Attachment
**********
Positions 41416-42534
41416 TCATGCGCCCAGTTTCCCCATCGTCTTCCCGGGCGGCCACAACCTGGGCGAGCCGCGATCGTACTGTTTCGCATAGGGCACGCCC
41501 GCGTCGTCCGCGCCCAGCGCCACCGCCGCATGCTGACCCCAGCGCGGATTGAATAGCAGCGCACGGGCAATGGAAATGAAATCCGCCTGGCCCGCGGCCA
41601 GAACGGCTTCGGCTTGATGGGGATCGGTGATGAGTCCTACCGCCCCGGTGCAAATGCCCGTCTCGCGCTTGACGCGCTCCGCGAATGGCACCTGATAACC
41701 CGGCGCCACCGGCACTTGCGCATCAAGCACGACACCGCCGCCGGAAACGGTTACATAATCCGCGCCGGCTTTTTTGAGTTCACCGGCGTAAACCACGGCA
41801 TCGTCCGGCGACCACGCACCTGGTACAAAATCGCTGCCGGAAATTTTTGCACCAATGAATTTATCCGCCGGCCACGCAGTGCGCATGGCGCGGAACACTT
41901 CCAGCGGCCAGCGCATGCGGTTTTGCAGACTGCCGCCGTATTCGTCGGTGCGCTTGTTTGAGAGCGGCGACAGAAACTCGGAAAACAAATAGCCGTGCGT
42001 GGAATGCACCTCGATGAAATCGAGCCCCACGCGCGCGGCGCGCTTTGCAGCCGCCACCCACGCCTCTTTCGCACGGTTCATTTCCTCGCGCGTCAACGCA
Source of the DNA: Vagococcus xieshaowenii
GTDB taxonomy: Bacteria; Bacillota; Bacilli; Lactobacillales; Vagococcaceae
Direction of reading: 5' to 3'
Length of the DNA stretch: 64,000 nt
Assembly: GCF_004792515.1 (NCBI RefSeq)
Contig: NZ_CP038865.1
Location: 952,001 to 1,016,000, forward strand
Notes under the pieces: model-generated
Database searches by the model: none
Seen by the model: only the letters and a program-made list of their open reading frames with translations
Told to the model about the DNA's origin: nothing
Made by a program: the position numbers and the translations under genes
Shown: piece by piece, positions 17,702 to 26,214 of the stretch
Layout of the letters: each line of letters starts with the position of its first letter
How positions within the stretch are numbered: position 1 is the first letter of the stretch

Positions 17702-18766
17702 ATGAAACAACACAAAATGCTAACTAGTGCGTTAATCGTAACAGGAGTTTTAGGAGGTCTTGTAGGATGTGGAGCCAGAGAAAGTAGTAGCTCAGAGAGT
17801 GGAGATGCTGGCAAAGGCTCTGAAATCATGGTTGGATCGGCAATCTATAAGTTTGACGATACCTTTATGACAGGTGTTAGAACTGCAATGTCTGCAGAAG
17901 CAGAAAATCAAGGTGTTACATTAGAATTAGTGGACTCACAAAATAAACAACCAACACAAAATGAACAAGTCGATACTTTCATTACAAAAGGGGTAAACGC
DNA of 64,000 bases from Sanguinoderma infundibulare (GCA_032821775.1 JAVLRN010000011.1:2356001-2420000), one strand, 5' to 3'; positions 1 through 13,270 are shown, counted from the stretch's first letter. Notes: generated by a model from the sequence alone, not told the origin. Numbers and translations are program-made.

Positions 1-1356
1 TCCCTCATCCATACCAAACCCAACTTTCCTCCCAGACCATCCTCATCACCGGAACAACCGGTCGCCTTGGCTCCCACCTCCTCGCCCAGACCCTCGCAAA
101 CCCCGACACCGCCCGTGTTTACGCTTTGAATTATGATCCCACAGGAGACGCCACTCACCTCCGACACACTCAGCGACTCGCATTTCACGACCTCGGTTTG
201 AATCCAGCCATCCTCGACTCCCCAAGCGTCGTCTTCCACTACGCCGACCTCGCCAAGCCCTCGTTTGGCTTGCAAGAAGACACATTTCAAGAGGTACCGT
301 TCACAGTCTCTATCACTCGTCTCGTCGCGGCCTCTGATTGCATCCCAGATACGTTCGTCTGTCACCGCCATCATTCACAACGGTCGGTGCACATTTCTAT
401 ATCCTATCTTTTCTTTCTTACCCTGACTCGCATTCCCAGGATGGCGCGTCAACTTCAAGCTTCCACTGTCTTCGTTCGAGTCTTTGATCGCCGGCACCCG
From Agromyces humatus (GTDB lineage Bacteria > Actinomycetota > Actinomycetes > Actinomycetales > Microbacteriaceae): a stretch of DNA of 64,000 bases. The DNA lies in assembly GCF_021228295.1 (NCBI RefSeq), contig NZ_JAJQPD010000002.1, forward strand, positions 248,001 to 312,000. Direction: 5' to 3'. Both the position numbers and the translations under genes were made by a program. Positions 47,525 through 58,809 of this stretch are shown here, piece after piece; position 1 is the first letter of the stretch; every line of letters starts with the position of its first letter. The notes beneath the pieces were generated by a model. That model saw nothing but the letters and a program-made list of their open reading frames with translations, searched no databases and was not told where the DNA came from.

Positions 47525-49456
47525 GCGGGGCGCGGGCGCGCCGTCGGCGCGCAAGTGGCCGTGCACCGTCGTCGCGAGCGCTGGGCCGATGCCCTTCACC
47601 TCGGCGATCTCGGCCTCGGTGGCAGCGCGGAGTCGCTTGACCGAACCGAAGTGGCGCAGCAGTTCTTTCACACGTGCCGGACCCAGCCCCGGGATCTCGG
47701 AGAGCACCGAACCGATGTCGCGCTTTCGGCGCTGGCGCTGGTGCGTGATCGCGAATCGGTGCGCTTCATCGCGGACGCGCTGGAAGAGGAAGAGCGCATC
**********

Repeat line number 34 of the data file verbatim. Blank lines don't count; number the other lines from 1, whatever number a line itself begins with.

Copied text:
401 ATCCTATCTTTTCTTTCTTACCCTGACTCGCATTCCCAGGATGGCGCGTCAACTTCAAGCTTCCACTGTCTTCGTTCGAGTCTTTGATCGCCGGCACCCG